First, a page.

Monday, September 29, 2008
Brazil Crash, 2 Years Later
Above: pilots Joe Lepore and Jan Paladino on their return to the U.S. in December 2006.
Two years ago today, I was quietly working on my laptop on a Legacy 600 business jet flying routinely at 37,000 feet over the Amazon in Brazil when hell broke loose.
With a horrific crash that I still feel in my bones today, the business jet collided in mid-air with a Boeing 737 operated by Brazil's Gol airlines. The 737, its left wing shorn off, went down in the jungle, killing all 154 on board. The Legacy, its left wing severely damaged and its horizontal stabilizer chewed up, flew on somehow, losing speed and altitude until its two pilots, through a stroke of breathtaking luck, found an airstrip in the jungle and wrestled the plane down.
Through skill and courage, those pilots saved my life and the lives of the four other passengers on the brand-new, $27 million, 13-seat private jet, which was on the first leg of a delivery flight from its Brazilian manufacturer, Embraer, near Sao Paulo. (The pilots, Joe Lepore and Jan Paladino, pointed out, as pilots will, that they also saved their own lives.)
When the crash occurred, no one on board knew what had happened. Both planes were flying on a collision course at 500 miles an hour each. At such closing speeds, you just don't see it coming.
Three hours after our landing, while in custody at the obscure military base in the jungle, word came that a 737 had gone down.
For Joe and Jan, the world collapsed.
After what seemed like endless interrogations, the other passengers and I were released two days later, but the pilots were kept in Brazil for over two months. After a judge finally ordered their release, Brazilian military and police authorities hastily cobbled together criminal charges alleging that the pilots had been negligent.
It very quickly became clear to me, shortly after the landing in the jungle, that a coverup and a scapegoating was under way. The accident occurred two days before a heated presidential election in Brazil, with a subsequent lengthy runoff period where Anti-American hysteria was palpable in the rush to criminalize the accident and blame the U.S. pilots.
It also quickly became clear to me that Brazil's air traffic control system was notoriously unreliable, an assertion made to me by more than a dozen international pilots and since fully confirmed by the evidence. The system, strangely operated by the Brazilian Air Force, depended on unreliable equipment and poorly trained controllers. There also are well-known radio and radar blind spots over the Amazon.
Both planes were flying where they'd been told to fly by air traffic control. A separate element was the malfunctioning on the Legacy of a piece of equipment called the transponder, which triggers the anti-collision warning that would have been the last chance to avoid the hideous accident.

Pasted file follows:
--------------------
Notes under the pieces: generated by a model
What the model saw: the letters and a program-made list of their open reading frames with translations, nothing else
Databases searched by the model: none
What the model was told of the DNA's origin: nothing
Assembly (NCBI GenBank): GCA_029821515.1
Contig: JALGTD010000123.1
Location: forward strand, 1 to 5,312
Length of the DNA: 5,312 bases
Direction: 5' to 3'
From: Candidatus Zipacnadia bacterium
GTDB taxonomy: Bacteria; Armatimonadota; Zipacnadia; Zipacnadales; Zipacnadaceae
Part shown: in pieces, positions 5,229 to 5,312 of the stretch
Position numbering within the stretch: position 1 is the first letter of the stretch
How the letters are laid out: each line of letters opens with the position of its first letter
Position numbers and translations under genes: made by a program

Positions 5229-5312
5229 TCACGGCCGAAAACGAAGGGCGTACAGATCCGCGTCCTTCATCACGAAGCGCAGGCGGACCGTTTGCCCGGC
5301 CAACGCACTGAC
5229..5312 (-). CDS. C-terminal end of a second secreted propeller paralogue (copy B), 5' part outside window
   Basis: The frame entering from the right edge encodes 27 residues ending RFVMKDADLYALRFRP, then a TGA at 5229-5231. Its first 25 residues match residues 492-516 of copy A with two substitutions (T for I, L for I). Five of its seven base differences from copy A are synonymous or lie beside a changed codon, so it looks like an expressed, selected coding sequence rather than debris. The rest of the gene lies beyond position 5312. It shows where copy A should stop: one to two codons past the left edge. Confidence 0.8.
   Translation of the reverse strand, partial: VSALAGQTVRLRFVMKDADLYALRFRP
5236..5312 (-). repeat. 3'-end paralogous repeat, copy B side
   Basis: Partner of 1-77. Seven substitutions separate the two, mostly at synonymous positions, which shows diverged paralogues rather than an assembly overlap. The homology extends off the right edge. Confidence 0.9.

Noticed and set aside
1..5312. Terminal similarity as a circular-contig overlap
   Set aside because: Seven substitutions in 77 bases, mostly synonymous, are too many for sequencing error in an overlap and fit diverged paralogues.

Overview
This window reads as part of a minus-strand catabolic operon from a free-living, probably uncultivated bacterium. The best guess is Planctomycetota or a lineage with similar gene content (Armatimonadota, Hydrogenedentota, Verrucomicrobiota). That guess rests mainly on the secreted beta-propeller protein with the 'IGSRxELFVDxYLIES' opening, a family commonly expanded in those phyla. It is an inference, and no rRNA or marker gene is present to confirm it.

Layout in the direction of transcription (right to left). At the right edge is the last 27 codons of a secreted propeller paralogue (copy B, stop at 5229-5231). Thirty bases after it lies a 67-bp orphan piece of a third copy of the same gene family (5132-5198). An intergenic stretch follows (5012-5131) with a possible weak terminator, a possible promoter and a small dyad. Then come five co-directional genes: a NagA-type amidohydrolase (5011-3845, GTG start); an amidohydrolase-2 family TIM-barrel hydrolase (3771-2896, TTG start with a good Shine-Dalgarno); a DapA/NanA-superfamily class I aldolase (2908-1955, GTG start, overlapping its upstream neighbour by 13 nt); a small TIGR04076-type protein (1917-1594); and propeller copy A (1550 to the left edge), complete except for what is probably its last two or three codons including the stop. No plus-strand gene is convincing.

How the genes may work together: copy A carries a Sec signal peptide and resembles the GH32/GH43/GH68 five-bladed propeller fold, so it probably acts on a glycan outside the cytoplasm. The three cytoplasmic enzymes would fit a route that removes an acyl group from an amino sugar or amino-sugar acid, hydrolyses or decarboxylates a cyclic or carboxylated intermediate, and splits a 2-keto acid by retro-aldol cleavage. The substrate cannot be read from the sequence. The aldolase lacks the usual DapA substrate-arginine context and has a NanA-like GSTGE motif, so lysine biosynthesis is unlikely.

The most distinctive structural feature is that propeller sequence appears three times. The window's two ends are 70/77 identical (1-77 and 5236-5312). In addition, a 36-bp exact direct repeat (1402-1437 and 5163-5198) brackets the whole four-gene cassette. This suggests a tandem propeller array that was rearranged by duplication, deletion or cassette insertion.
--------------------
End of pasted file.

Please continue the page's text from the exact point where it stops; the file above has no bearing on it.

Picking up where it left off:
For 18 months, I wrote extensively and too passionately about all of this on the now inactive Brazil portion of this blog. I have no desire to revisit that commotion now or re-fight those awful battles.
But I do need to provide an update, because people keep asking me: What ever happened to those two pilots? The story, real all the time to those of us who lived it, quickly disappeared from the U.S. media radar screen.
Joe still works for Excelaire, the Long Island charter company that owned the Legacy. Jan left the company to work for an airline.
Both pilots are still on trial, in absentia, in Brazil. If they are convicted of the charge of negligent homicide, they will become international criminals. If they are convicted, the United States will not extradite them to Brazil because we don't have a treaty covering that. But they will need to be careful, for the rest of their lives, about where they travel.
The Brazilians are about to release their long-in-progress report on the crash, and it is expected that the pilots will be squarely blamed, although it is also expected that a small group of Brazilian air traffic controllers will also be blamed and some concessions will be made about faults in the Brazilian air-traffic system.
Once the Brazilian report is officially released, perhaps as early as this week, the National Transportation Safety Board in the United States, which has been conducting its own parallel investigation, will be able to release its report. The N.T.S.B. report is expected to be far more fair and accurate.
I'll make note of it and post both reports here when they are available.
Two years ago, with adrenaline pumping in the initial surge of survival, the seven of us who survived pledged that we would meet every year on the anniversary.
We never kept that promise because, as time passed, there has been no closure (I cringe to write that awful word) -- and there is, of course, no joy, because so many died while luck favored us, for no good reason at all. There is survival for the lucky ones -- for me, for Joe and Jan, for David Rimmer, Ralph Michielli, Henry Yandle and Daniel Bachmann, for the Amazon 7.